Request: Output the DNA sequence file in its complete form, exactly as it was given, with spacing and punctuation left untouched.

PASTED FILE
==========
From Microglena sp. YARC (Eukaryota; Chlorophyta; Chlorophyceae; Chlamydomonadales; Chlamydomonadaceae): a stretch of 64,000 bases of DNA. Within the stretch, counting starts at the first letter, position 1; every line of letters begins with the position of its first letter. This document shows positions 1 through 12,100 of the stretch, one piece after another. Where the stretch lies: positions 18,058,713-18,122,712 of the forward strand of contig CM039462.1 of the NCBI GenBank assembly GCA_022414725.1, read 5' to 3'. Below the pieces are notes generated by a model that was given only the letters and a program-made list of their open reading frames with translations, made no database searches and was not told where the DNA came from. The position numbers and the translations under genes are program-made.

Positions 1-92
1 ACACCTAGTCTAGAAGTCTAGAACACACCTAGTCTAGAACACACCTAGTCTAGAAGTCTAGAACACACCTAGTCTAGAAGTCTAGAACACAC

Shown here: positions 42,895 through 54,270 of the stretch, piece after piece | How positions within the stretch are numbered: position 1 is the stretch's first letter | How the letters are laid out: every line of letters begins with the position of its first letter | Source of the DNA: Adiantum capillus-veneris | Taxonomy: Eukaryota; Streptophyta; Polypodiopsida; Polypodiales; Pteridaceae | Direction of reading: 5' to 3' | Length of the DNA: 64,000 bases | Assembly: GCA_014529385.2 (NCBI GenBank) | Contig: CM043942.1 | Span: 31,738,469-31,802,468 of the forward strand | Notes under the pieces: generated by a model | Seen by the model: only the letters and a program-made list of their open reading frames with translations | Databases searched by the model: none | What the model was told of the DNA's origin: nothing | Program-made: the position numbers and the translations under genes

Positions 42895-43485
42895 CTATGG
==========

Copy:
From Microglena sp. YARC (Eukaryota; Chlorophyta; Chlorophyceae; Chlamydomonadales; Chlamydomonadaceae): a stretch of 64,000 bases of DNA. Within the stretch, counting starts at the first letter, position 1; every line of letters begins with the position of its first letter. This document shows positions 1 through 12,100 of the stretch, one piece after another. Where the stretch lies: positions 18,058,713-18,122,712 of the forward strand of contig CM039462.1 of the NCBI GenBank assembly GCA_022414725.1, read 5' to 3'. Below the pieces are notes generated by a model that was given only the letters and a program-made list of their open reading frames with translations, made no database searches and was not told where the DNA came from. The position numbers and the translations under genes are program-made.

Positions 1-92
1 ACACCTAGTCTAGAAGTCTAGAACACACCTAGTCTAGAACACACCTAGTCTAGAAGTCTAGAACACACCTAGTCTAGAAGTCTAGAACACAC

Shown here: positions 42,895 through 54,270 of the stretch, piece after piece | How positions within the stretch are numbered: position 1 is the stretch's first letter | How the letters are laid out: every line of letters begins with the position of its first letter | Source of the DNA: Adiantum capillus-veneris | Taxonomy: Eukaryota; Streptophyta; Polypodiopsida; Polypodiales; Pteridaceae | Direction of reading: 5' to 3' | Length of the DNA: 64,000 bases | Assembly: GCA_014529385.2 (NCBI GenBank) | Contig: CM043942.1 | Span: 31,738,469-31,802,468 of the forward strand | Notes under the pieces: generated by a model | Seen by the model: only the letters and a program-made list of their open reading frames with translations | Databases searched by the model: none | What the model was told of the DNA's origin: nothing | Program-made: the position numbers and the translations under genes

Positions 42895-43485
42895 CTATGG